Planning a Wedding Budget
Planning a Wedding: Set up a wedding budget and stay organized.
Winter may not be the most popular time to get married, but this is certainly a busy time for couples planning a wedding later this year. An engagement should be savored, but, as anyone who has planned a wedding knows, it also can be a stressful time. Staying organized will help you enjoy these days–and have the wedding of your dreams, within your wedding budget.
Here are some tips on getting started: Wedding Planning 101.
It’s not exactly romantic, but the first, and most important step in planning a wedding, is establishing a wedding budget.
Traditionally, the bride’s family was responsible for almost all the wedding costs. Many weddings still are planned this way, but it is increasingly common for the expenses to be shared among the bride’s and groom’s parents and the couple.
Without the guidelines of tradition to follow, good communication becomes even more important. The bride and groom should discuss the wedding budget openly, albeit diplomatically, with their families. No one should feel pressured to contribute.
Parents may offer a certain sum. Or they may prefer to pay for something specific, such as the music, photographer or gown. If this is the case, it’s still important to discuss numbers — the price difference between two bands, for example, could be thousands of dollars.
The wedding budget can be broken down into six categories: reception, bride’s attire, music, photography, flowers and miscellaneous. As a rough guide, plan on devoting about 50 percent of your budget to the reception (which includes the site, food, drink, rentals, service and the cake) and 10 percent each to the other categories. These percentages are flexible, of course, but they do provide a good starting point.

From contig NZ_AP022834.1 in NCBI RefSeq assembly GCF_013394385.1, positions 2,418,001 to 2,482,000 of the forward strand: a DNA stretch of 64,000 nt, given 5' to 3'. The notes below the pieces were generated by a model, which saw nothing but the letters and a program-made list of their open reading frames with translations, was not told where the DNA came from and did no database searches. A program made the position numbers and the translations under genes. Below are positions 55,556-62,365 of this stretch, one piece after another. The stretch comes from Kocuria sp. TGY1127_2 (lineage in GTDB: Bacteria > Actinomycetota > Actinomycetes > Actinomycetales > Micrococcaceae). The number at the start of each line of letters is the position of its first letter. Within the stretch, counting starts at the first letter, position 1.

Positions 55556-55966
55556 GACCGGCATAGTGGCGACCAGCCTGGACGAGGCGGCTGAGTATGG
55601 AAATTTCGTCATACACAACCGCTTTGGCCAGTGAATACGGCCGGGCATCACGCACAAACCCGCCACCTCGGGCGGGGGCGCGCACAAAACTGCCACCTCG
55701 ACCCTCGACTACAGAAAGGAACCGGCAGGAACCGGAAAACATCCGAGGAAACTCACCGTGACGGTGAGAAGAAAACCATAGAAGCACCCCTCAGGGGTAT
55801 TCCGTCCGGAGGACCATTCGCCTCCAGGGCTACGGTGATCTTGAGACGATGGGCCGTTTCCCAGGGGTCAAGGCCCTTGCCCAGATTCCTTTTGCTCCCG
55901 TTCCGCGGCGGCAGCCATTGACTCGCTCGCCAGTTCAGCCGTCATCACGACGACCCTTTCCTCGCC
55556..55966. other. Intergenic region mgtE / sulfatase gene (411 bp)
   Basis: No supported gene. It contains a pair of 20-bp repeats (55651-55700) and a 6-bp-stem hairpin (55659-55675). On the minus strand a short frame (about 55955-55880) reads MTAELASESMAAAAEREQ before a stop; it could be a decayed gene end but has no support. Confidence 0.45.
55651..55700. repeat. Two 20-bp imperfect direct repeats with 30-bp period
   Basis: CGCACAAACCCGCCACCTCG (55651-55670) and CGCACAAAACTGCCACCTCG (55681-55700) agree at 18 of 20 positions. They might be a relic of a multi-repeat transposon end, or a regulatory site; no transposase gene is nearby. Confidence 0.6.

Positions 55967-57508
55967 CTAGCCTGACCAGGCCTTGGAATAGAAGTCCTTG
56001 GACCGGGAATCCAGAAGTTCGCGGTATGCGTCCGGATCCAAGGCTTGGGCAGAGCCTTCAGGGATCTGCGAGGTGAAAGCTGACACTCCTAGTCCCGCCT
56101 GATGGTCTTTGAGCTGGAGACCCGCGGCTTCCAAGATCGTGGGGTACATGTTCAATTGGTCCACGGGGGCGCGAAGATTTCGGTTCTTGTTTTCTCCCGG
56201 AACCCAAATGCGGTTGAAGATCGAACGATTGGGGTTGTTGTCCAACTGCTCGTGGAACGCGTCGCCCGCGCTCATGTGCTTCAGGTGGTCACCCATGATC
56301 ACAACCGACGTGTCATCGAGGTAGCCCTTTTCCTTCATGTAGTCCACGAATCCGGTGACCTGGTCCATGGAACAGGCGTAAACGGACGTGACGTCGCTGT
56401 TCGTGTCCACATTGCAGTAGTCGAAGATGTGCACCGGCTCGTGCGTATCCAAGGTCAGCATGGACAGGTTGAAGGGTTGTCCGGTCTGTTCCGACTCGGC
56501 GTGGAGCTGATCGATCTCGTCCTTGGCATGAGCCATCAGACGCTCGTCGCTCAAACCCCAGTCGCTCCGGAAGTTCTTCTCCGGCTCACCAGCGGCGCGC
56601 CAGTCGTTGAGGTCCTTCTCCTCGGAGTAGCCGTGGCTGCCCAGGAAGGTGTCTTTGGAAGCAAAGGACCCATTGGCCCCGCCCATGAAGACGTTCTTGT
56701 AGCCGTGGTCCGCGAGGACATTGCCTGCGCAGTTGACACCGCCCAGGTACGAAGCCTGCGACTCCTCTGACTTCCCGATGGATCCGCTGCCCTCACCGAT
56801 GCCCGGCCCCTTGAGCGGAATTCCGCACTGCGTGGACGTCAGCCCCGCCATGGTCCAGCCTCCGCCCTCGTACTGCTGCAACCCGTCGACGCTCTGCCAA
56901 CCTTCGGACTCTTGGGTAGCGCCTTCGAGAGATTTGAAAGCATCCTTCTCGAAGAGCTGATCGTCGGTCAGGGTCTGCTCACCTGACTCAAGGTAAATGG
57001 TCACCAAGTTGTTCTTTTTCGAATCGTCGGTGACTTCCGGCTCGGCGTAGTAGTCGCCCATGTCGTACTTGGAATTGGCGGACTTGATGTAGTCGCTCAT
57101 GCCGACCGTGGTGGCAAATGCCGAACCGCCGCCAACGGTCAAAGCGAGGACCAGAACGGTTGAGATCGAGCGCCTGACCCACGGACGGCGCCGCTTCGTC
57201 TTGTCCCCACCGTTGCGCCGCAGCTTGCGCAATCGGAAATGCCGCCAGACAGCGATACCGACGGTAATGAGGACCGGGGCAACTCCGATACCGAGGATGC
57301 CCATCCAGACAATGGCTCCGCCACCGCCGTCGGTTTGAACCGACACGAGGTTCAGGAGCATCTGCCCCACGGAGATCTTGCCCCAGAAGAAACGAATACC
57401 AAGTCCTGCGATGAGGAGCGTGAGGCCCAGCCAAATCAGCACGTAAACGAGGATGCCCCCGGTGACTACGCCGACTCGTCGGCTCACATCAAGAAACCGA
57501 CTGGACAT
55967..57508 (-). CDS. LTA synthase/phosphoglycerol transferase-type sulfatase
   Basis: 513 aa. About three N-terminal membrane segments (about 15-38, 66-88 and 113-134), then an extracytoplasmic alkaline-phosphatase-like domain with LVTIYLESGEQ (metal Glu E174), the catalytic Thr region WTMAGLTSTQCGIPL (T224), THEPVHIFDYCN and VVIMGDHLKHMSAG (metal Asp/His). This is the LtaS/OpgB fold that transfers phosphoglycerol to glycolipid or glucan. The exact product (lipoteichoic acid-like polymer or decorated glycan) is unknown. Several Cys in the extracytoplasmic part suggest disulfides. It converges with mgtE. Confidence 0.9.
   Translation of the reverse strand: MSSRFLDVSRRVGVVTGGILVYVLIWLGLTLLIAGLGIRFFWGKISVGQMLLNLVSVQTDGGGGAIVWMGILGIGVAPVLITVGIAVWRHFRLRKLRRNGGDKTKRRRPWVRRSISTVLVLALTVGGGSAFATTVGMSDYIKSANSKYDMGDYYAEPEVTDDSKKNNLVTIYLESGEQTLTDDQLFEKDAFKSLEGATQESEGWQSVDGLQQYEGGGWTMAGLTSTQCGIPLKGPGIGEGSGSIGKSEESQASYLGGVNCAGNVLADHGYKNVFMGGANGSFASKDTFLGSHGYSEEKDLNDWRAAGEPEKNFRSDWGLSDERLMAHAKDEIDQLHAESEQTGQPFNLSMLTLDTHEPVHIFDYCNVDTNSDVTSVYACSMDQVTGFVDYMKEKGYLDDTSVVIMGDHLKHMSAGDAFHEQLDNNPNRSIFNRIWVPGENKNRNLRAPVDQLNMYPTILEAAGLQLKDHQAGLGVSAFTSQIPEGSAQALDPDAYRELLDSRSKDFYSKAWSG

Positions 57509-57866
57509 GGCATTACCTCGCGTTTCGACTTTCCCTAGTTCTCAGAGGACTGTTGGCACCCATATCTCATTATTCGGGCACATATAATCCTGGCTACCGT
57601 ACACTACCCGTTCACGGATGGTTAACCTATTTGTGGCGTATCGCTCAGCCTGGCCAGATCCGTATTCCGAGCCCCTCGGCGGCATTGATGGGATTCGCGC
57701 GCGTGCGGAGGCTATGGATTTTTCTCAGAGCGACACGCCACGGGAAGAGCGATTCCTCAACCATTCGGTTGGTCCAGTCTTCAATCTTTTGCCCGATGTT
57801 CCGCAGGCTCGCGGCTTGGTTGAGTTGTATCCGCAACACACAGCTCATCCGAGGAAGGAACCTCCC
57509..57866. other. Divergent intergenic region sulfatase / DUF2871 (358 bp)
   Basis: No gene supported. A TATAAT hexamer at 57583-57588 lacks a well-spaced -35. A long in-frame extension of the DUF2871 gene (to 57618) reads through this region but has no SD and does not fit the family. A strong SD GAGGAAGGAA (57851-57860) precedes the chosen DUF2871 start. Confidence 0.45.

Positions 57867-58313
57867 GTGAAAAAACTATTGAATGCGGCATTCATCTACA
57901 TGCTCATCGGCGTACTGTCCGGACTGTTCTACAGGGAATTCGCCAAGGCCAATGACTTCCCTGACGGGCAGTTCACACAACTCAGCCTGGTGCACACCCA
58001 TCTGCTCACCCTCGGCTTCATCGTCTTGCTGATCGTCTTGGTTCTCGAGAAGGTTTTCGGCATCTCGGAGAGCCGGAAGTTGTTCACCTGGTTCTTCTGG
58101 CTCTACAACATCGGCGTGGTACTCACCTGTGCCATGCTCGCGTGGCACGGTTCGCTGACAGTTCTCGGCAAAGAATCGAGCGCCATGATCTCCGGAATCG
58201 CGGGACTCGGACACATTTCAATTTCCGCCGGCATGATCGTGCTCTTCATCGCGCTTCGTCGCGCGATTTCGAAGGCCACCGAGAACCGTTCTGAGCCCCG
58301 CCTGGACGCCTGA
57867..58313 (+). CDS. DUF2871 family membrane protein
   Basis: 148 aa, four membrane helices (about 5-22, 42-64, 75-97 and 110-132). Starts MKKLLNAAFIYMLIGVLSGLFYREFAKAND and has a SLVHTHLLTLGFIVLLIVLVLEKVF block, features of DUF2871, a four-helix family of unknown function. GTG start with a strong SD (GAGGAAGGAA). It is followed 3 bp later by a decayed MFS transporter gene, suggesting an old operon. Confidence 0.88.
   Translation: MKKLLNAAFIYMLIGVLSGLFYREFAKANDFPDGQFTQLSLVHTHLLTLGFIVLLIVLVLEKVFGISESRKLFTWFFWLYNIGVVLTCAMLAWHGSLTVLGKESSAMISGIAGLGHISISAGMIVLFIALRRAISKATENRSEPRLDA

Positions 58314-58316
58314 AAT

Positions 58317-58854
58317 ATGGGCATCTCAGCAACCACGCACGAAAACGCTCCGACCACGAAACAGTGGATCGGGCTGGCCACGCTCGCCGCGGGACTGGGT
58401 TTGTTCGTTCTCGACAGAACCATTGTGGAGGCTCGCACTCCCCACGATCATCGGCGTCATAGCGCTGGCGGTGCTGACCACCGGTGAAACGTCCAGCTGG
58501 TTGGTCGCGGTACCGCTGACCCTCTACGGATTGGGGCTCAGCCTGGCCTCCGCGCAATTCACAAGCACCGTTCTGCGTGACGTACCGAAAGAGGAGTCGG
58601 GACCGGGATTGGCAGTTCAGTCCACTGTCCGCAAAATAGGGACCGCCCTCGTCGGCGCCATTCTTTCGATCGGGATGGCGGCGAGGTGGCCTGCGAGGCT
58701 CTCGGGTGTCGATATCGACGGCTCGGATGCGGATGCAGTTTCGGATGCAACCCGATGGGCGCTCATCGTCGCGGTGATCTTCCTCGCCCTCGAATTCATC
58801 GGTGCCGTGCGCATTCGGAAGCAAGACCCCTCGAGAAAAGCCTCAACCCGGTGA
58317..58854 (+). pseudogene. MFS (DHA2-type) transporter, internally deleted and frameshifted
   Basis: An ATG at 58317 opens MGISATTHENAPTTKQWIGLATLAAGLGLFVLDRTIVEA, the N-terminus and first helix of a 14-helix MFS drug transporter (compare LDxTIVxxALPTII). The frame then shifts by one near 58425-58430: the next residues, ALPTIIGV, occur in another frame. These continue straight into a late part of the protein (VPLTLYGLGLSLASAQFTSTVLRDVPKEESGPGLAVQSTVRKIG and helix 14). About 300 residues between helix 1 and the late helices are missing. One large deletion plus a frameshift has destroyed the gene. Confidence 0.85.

As you work on the wedding budget, think about the kind of wedding you want. Begin by describing what you envision in general terms: romantic, sophisticated, fun, old-fashioned, modern, intimate, traditional.
Then think about how to achieve that effect. Is the wedding big or small? Formal or casual? Held during the day or night? At home, or in a restaurant or hotel? These most basic decisions determine both the feeling of the wedding and the cost.
Use a custom-made wedding planner to keep track of all the details. In a loose-leaf binder or accordion file, create a different section for every aspect of your wedding, from wedding budget, to gift registry, to bridesmaid dresses. Fill it with pictures, ideas, notes, proposals, fabric swatches, receipts and contracts.
A bridal consultant is by no means a necessity, but having a professional’s help makes wedding planning much easier. This service may seem like a luxury, but a consultant will make sure you don’t exceed your wedding budget. And don’t forget how much time he or she will save you, which is what makes this service most valuable to a busy bride.
A consultant may charge a percentage of the overall wedding budget (15 percent is common) or a flat or hourly fee. As with most wedding services, a referral from someone you trust is a great way to find a good bridal consultant. You also can call the Association of Bridal Consultants for the names of professionals in your area.
The wedding reception is the single biggest expense, which also means it’s where you can save the most. Instead of a sit-down dinner, have a lunch buffet or a breakfast, brunch, tea or cocktail party. Look into sites such as public gardens, parks and universities, which are often less expensive than traditional wedding venues.
Whatever you decide to plan for your wedding, just make sure that you plan ahead, and have a wedding budget to follow.